She also said there is a portion of the legal market beyond attorney fees that funders can address: the amount of claims, judgments, settlements, and verdicts. Funders increasingly are asked to monetize those assets, Chock said. The size of that market is also difficult to estimate, she said.

“It’s an evolving industry, and people are still trying to understand the market opportunity,” said GLS Capital co-founder David Spiegel, whose firm raised more than $345 million in January.

Still, the industry is very much in growth mode. Investors this year have already put more than $825 million in new capital into litigation finance firms.

I spoke with Parabellum CEO Howie Shams last month as his company has raised more than $450 million for a new fund. Shams said the market has seen greater adoption from lawyers but cautioned against projections of tremendous future growth.

“I’m not one of those people who think of this like it’s an infinite market,” he said.

LexShares was the latest to announce new funding this week. The online marketplace that allows investors to buy into single cases brought in $30 million from institutional investors and is hoping to raise another $70 million.

Greenberg, LexShares’ founder and CEO, said it is difficult to determine the addressable market is for litigation finance. He said if deals are priced based on the returns from lawsuits, the number might be higher than the fees paid to plaintiffs.

“One of the things I’ve called for repeatedly in our market is greater transparency,” Greenberg said. “I think it is beneficial to our market.”

LexShares on Wednesday released a set of metrics that show its historical returns. The company has invested in 103 cases and concluded 43 of those. The median internal rate of return for those cases is 52%, and 70% of the concluded cases returned more money to investors than their principal.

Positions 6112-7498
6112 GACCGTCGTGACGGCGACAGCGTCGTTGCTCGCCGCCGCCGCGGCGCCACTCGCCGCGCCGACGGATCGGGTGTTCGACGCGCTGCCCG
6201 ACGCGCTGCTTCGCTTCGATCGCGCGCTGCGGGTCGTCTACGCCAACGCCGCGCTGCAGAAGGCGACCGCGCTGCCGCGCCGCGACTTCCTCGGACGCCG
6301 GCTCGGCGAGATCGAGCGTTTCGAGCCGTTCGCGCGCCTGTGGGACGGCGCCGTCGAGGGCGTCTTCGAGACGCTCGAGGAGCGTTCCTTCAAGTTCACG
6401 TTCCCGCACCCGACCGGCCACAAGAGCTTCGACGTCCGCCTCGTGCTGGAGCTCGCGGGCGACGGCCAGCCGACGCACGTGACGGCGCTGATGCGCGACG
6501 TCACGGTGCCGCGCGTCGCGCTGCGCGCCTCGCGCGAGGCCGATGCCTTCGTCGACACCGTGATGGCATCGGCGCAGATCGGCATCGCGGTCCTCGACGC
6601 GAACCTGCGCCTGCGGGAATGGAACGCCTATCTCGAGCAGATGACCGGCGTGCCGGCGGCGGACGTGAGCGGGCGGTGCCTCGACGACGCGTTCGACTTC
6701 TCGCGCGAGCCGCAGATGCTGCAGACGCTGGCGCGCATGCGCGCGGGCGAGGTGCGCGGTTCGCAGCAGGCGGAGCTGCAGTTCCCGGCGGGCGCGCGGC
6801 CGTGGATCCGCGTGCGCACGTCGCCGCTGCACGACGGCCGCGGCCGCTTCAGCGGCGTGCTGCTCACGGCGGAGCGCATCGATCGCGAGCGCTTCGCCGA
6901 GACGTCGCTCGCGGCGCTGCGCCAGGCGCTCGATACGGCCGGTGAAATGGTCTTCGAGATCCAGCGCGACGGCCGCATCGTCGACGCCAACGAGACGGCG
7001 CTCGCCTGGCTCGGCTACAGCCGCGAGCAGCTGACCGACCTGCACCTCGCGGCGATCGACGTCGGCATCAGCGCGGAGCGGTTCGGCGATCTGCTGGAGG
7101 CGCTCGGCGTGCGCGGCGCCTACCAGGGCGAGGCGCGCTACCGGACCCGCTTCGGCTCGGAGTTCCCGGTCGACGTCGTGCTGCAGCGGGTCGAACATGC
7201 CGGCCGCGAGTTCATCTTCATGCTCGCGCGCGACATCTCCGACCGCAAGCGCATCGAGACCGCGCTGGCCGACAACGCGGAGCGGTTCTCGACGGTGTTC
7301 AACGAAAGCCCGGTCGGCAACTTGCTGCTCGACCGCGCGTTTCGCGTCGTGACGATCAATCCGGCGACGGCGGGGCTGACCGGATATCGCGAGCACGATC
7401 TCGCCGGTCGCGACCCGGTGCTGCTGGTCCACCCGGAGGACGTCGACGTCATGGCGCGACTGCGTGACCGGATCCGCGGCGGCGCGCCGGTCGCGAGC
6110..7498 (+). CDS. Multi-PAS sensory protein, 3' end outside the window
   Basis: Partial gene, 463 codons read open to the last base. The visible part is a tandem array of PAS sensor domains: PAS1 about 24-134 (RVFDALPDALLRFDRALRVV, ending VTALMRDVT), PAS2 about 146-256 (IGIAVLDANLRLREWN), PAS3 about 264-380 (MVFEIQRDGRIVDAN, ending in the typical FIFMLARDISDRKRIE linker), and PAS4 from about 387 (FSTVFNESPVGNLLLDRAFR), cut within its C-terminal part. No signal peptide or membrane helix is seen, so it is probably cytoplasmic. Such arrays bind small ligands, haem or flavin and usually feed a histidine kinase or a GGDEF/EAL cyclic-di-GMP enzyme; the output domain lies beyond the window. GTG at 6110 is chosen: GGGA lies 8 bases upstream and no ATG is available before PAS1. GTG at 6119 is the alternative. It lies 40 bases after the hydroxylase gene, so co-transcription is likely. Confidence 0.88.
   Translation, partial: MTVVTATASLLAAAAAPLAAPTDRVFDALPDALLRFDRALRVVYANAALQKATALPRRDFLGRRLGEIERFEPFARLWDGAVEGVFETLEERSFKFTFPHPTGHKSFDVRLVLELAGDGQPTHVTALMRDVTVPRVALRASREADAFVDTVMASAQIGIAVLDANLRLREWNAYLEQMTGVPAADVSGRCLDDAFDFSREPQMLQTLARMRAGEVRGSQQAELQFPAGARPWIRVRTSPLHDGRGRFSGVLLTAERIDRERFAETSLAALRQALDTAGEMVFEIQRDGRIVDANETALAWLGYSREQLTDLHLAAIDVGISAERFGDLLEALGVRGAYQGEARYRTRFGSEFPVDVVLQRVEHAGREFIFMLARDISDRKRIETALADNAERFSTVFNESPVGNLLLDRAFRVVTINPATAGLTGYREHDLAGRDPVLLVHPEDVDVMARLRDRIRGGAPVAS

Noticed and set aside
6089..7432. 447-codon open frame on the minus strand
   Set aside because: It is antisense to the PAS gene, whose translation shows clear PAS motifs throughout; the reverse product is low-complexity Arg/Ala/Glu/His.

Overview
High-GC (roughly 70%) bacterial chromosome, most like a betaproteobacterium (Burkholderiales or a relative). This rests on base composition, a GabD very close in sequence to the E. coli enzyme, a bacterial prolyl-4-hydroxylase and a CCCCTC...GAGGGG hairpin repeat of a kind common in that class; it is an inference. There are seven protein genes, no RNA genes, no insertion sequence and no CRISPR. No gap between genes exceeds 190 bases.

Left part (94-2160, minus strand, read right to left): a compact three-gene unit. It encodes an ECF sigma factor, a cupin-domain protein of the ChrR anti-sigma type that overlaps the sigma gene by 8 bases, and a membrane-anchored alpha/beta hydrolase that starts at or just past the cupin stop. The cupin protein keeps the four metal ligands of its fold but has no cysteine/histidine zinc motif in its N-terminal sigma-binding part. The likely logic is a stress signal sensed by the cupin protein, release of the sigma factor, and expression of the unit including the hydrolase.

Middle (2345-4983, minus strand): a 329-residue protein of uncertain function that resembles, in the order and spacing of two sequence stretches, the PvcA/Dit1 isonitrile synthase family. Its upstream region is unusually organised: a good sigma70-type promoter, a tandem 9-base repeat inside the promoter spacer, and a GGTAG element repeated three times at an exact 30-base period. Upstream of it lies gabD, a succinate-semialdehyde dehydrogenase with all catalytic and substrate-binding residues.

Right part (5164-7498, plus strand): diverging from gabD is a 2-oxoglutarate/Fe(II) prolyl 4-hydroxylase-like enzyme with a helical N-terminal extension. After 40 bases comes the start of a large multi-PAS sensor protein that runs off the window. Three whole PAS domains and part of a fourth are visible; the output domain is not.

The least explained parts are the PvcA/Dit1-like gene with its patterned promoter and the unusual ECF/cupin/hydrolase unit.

Bill Farrell, co-founder of Longford Capital, said it could take 10 to 20 years for the litigation finance market to account for 25% of the fees spent on plaintiff lawyers.

“We are going to keep growing over a number of years,” Farrell said in an interview.

Litigation finance is undoubtedly carving out a bigger space. But nobody should view it as an $85 billion opportunity.

Worth Your Time

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On Institutional Racism: Paul Weiss partner Jeh Johnson, a former U.S. Secretary of Homeland Security, will lead an independent review of the New York State Court System’s efforts to combat institutional racism, my colleague Madison Alder reports.

On Bankruptcy Business: Kirkland & Ellis is cleaning up in the market for representing large, public companies filing for bankruptcy protection. This week I dug into some numbers to find Kirkland has represented 11 of 24 publicly traded companies filing for bankruptcy this year with more than $100 million in assets. The firm has now earned more than $109 million in those cases.

On Capital Markets: Latham & Watkins says their capital markets practice revenue was up 25% during the first quarter this year from last year. I spoke with corporate chair Marc Jaffe and capital markets chair Ian Schuman about a booming market for corporate debt and a range of other topics, including what will happen if Chinese companies are forced to de-list from U.S. exchanges.

That’s it for this week. Thanks for reading and please send me your thoughts, critiques, and tips.

To contact the reporter on this story: Roy Strom in Chicago at

To contact the editors responsible for this story: Chris Opfer at; Andrew Harris at; Rebekah Mintzer at